ActionAid expresses disappointment on the last day of COP23 climate negotiations. The organisation’s lead on climate change, Harjeet Singh, says:
“We expected much more leadership from countries who pulled together when the US declared they were leaving the Paris Agreement. With this year’s floods, fires and hurricanes fresh in their minds, we had assumed that they would come keen to get the job done. “But once the talks started, the EU, Canada and Australia slunk back to their comfort zones, siding with the US, instead of driving real change. They continued to put the brakes on climate action and resisted financial measures for countries struggling to cope with climate impacts.
“Countries’ pledges currently put the world on track for 3° Celsius warming, which would be catastrophic for everyone. The Talanoa Dialogue, concluding in Poland next year, will be an important moment to create pressure and momentum for countries to step up and give the planet a chance to stay under 1.5°C - the stated goal of the Paris Agreement. This dialogue must provide a clear path for strengthening country pledges, consistent with the 1.5° goal and principles of international equity and fairness.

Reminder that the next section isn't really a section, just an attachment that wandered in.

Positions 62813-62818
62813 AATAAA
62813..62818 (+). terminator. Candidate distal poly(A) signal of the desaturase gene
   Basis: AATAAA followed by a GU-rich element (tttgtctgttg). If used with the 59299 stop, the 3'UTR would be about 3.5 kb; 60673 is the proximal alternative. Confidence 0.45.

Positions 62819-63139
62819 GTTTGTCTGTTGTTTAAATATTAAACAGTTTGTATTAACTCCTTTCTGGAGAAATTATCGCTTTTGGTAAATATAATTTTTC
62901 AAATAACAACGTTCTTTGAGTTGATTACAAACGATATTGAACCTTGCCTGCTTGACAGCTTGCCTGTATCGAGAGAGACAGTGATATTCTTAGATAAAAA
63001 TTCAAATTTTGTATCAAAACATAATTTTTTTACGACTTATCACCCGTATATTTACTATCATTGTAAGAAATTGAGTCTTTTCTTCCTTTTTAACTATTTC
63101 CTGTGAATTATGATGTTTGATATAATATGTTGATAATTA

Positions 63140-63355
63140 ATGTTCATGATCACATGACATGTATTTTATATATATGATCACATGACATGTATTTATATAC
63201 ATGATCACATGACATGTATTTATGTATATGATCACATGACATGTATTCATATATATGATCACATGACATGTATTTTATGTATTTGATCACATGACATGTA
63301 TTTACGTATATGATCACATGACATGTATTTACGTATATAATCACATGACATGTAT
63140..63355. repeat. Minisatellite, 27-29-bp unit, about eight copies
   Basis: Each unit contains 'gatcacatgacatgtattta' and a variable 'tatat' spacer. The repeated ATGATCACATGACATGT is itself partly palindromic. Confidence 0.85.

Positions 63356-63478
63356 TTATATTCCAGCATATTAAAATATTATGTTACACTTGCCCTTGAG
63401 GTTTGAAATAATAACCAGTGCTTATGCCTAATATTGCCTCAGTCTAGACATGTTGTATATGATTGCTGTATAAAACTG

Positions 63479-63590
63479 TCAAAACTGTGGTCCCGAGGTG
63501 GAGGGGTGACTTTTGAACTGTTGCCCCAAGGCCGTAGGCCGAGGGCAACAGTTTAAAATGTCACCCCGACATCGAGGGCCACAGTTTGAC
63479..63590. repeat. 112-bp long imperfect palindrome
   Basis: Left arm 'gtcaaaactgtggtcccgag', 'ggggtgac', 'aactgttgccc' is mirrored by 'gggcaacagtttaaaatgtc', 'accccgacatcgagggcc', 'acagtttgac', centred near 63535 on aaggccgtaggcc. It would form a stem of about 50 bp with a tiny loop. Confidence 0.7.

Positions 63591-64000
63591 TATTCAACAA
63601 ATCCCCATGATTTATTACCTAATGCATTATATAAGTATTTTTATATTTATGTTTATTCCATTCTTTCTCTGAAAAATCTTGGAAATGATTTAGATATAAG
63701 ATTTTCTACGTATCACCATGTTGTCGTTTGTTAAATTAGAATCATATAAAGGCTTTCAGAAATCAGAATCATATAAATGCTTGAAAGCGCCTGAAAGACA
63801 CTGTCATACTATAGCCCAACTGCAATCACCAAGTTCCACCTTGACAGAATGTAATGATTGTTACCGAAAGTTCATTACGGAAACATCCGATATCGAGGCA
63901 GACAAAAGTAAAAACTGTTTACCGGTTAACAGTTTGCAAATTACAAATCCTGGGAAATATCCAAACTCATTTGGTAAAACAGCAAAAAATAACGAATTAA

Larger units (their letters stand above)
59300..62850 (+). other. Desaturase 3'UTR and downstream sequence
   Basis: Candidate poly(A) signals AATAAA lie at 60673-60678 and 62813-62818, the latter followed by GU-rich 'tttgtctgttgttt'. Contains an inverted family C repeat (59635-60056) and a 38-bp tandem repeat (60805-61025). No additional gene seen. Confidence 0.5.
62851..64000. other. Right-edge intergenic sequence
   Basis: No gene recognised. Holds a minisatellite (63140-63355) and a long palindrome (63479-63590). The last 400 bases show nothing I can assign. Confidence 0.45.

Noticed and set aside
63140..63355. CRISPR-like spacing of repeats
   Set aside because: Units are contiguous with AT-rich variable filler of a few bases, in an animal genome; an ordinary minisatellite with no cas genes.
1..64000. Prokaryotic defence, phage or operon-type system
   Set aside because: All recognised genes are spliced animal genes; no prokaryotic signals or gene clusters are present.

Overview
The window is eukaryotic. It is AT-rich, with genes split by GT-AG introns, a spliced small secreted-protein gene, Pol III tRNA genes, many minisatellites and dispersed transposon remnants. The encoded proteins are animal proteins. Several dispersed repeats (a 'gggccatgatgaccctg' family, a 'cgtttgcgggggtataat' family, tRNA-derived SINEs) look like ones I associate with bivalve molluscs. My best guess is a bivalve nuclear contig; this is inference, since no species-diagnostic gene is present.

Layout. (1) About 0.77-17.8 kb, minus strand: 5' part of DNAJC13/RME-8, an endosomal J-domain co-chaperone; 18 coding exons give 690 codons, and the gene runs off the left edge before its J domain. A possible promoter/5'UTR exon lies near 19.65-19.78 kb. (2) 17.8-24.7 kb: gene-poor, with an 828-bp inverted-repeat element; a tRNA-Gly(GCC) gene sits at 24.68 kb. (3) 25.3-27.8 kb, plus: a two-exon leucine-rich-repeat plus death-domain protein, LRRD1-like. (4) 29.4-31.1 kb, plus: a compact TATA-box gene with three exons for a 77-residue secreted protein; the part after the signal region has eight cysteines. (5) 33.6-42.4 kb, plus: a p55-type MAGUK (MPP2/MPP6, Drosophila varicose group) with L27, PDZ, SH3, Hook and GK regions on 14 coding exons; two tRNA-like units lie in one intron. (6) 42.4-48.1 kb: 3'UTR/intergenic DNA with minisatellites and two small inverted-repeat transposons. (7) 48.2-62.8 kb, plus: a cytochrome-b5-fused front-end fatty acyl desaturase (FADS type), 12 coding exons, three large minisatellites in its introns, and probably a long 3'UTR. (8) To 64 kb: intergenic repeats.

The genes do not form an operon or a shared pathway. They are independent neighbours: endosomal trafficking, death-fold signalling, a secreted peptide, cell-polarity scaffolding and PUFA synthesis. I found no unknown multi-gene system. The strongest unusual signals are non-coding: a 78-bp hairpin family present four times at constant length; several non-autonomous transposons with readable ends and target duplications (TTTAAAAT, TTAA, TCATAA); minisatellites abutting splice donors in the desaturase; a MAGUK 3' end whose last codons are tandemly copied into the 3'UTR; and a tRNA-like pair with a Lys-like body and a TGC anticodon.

“Here in Bonn, there were some useful procedural wins in the areas of pre-2020 action, agriculture, Indigenous Peoples and gender. And with the talks presided over by Fiji, a small island state, the challenges faced by climate-impacted countries took centre stage. “But even though vulnerable communities were in the spotlight, this still hasn’t translated into the support that they need. “It seems that the world is not yet ready to offer hope to people facing the impacts of climate change.”